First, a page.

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Buildings don't fall down, why should network security

Tim Greene | May 14, 2014
Over the centuries the building trades have learned from their mistakes and set up complex systems of checks and balances that not only works but could serve as a model for network security, attendees at the Security Bsides Boston 2014 conference were told.

Over the centuries the building trades have learned from their mistakes and set up complex systems of checks and balances that not only works but could serve as a model for network security, attendees at the Security Bsides Boston 2014 conference were told.

Use of failure-mode effects analysis by the construction industry instills safety in the building process, something that could work to thwart network attackers by building in network protections in areas attackers have been known to exploit, said Michael Davis, CTO of Counter Tack during a Bsides keynote.

Network security pros should look at how security fails and what the consequences were, then build protections into future network designs, Davis said.

Failure Mode Effects Analysis was first used in the 1960s by NASA, he said, and has been employed in auto design. Cars have crumple zones less essential parts of the car that are designed to collapse during collisions in order to absorb the impact and protect passengers and more essential parts of the car.

That's a lesson network designers should emulate but don't, he said. "Nobody designs a network segment that can be turned over to the attacker entirely in order to save the rest of the network," he said.

Architects should study breaches, find the conditions that lead to failures and correct for them. This can be accomplished through analysis during design and implementing measures for mitigating the risks. Designers should ask, for example, what would it take to hit a particular server and what defenses would have to fail in order for an attacker to get through?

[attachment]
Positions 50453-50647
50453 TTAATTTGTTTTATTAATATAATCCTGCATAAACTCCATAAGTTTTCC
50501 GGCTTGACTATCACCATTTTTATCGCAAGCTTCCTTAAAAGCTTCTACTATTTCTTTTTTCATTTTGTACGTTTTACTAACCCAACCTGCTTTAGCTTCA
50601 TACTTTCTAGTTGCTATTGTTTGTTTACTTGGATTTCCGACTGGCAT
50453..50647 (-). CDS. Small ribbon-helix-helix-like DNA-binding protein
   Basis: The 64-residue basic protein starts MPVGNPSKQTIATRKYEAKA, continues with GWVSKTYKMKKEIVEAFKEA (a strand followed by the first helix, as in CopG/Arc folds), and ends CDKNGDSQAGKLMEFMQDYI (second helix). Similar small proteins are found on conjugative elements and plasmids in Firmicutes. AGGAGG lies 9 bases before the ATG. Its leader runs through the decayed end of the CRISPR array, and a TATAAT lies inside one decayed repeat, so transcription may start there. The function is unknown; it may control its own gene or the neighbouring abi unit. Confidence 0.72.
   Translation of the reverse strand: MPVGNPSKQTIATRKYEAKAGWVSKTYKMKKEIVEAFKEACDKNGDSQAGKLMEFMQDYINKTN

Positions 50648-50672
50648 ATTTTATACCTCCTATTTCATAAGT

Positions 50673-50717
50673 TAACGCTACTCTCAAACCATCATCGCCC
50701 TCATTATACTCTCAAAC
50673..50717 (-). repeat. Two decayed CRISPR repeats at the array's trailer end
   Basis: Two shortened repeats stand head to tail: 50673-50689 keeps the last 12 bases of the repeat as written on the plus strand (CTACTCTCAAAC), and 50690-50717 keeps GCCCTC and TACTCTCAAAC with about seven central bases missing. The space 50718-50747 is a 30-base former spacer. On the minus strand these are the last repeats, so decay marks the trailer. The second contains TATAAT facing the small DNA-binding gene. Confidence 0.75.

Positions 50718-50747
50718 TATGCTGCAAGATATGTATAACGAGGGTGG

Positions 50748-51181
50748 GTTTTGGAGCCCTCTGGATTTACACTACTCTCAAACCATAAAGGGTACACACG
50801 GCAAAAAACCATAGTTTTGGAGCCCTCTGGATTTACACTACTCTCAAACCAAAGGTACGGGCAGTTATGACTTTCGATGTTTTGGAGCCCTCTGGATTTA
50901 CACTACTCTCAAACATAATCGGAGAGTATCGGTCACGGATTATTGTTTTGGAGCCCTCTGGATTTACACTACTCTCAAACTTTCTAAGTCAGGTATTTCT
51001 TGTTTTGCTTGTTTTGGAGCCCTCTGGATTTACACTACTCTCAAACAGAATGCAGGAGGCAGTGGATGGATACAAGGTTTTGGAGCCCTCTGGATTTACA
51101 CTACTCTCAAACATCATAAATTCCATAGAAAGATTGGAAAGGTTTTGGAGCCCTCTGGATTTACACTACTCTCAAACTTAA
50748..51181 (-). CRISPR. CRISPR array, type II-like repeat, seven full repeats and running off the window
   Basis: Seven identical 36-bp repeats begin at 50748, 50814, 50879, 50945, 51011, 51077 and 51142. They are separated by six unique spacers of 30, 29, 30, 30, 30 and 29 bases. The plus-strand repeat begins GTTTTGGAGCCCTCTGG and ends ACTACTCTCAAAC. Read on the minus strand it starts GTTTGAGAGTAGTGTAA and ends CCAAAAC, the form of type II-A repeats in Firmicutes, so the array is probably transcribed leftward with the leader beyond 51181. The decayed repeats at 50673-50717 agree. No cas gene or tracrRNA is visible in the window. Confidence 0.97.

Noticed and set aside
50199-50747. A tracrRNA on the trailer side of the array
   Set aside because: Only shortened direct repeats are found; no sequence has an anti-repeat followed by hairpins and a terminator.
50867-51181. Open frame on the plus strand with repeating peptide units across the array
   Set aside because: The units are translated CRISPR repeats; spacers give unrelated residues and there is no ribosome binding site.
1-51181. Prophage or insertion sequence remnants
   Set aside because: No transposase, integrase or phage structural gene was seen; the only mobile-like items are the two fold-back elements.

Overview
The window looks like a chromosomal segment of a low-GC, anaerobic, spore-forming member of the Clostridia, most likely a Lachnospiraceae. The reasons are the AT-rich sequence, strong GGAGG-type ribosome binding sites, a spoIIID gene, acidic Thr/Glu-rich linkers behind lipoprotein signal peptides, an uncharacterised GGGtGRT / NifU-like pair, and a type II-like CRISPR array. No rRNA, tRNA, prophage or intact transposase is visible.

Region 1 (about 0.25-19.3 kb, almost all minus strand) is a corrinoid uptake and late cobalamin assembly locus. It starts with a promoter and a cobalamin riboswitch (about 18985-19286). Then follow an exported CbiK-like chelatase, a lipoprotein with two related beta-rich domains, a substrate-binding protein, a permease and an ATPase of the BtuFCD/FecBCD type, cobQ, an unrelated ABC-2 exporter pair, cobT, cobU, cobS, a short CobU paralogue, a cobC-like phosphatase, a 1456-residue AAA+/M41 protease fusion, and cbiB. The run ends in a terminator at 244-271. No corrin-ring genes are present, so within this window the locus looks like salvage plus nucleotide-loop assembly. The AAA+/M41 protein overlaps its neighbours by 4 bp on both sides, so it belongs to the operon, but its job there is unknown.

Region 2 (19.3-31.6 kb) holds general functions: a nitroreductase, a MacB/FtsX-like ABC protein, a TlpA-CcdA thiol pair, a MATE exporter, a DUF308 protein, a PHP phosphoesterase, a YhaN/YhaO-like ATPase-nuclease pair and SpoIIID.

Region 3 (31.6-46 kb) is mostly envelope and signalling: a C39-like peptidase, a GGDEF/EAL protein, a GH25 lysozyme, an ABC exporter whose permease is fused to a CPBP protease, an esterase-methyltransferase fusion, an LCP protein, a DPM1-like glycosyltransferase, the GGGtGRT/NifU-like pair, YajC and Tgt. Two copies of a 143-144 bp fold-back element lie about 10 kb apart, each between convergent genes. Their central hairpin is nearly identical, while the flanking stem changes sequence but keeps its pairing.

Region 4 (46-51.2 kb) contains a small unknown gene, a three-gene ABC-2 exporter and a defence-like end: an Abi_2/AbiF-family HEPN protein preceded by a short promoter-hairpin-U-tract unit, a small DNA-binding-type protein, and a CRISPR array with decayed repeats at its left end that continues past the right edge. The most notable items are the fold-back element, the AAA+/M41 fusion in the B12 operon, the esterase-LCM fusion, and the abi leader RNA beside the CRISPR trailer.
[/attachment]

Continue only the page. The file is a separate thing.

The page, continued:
This methodology saved the Mars rover Spirit, whose flash became corrupted during its mission. Engineers had foreseen the possibility and instilled a secondary system in it that enabled controllers on the ground to re-flash and reboot the system, bringing the rover back to life, Davis said. The lesson? "Be prepared for the low-probability event with huge consequences," he said.

In network security the problems are extremely complex, he said. For instance, the Verizon Data Breach Investigation report says fixing nine security weaknesses can stop 95% of SQL injection attacks. But each of those nine problems connects to another nine that can ultimately lead to a successful breach. "You need to look at the chain of events, not just weaknesses in isolation," he says.

The complexity makes it extremely difficult to block all the problems, he said, so businesses need to calculate the business risk for each potential failure and address each in order of priority.

He proposes a formula for determining risk: Severity X Frequency X Detection = Risk Priority Number. Severity means the importance of the negative effect the attack can have on the environment (1 Not Severe, 10 Very Severe). Occurrence refers to the frequency with which a given cause occurs and results in failures and is based on historical data if possible (1 Not Likely, 10 Very Likely). Detection means the ability of the control scheme to detect and prevent a cause (1 Easy to Detect, 10 - Hard to Detect).

 

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